its own change and movement, and one
tries to arrest them at one's peril.
Laurens Van der Post
"Your...journey may be easier if you think of negotiating...less less of a battle to fight and more of a mutually beneficial win/win for both parties."
"Your first step is to make a list of the issues that are top priority for you and which ones you'd be willing to concede...if need be. These become your hot buttons and will keep you focused on what's most important in the negotiations."
"A second negotiating tip is crucial: The first offer sets the stage for all other negotiations that follow. This is important since a misstep early on can stall or end negotiations almost as they begin."
"A classic example is when [one side] makes a low, even ridiculous, first offer. The [other side] becomes enraged and refuses to make a counteroffer. If he eventually makes one, it's as equally ridiculous as the…offer."
"While this doesn't mean that you have to lead with a full-price offer, it does require that you justify the terms and conditions of the offer you're making."
"When it comes to negotiating...neither...gets to walk away with all the marbles. Decide which issues you want to score big on, go after them methodically and fairly, and enjoy the journey."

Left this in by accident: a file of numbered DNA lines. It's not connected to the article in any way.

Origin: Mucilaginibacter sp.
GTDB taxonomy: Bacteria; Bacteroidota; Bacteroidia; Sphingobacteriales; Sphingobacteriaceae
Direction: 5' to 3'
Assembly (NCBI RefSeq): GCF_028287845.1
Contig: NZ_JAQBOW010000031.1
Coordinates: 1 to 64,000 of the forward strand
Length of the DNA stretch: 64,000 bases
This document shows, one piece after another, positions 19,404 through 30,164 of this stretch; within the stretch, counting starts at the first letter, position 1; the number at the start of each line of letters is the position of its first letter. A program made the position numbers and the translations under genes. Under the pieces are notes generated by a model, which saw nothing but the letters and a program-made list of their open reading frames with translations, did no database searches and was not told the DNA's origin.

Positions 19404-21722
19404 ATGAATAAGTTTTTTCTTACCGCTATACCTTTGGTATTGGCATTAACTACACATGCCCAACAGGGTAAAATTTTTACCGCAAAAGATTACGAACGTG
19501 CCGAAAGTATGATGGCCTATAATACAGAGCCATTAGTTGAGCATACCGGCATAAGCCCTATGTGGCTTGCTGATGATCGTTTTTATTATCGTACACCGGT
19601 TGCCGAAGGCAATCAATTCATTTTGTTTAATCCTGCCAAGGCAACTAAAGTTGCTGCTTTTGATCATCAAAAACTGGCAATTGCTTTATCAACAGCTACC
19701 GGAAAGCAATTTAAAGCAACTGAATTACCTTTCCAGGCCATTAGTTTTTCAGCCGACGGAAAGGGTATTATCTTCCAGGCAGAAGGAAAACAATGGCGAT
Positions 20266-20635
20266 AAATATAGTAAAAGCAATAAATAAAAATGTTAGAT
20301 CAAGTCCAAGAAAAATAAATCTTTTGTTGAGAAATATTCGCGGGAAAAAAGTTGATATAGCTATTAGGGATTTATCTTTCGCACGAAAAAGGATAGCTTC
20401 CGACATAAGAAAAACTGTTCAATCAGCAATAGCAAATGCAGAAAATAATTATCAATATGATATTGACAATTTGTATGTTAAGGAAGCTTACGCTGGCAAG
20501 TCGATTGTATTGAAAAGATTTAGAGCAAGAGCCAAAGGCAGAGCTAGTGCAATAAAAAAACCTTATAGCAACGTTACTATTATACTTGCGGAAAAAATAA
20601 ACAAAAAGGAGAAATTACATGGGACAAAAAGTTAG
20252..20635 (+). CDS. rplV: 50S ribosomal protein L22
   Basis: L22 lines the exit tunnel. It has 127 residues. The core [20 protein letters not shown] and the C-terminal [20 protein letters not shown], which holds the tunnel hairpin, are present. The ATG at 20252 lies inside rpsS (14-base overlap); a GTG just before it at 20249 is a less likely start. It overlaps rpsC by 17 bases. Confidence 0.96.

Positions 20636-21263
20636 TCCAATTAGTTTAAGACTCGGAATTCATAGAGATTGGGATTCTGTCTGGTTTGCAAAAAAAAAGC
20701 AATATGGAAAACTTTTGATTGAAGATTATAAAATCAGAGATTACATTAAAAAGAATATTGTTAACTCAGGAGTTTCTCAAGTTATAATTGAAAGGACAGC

Quotes from a textbook on mediation? Nope. These words of wisdom come straight from a March 24, 2002 Miami Herald article by Julie Garton-Good, a licensed Realtor - on the subject of negotiating for the purchase of a home. The article is entitled, "Negotiating should be win-win, not a battle."
Which brings us to the theme of this editorial:
Mediation is a way of life, not just a means of resolving legal disputes.
I often hear an attorney's client bemoan the tedious and "senseless" exercise of negotiating the settlement of a claim. I remind him that negotiating is something we do throughout our lives, whether dickering over the price of a car or a new home or resolving a squabble with our spouse or teenager. (Fortunately, young children are under the thumb of our parental dictatorship. We do not negotiate with them.)
Some stress is involved in any bargaining session. Adrenaline flow is essential. But haggling over the terms of a negotiated claim should not put you in a high state of anxiety - or in a denial of the necessity of the process. Imagine the experience of "street traders" in many countries. It is truly a way of life for them, and they do not slip into clinically depressed states because of it.
Also, be thankful you have, in the mediator, an intermediary to assist both sides in their quest for resolution. And the rewards are significant. When you resolve your dispute, you summarily avoid the stress, delay, cost and uncertainty of a trial by what should be your peers but are rarely so.
So, go after the win/win solution "methodically and fairly, and enjoy the journey."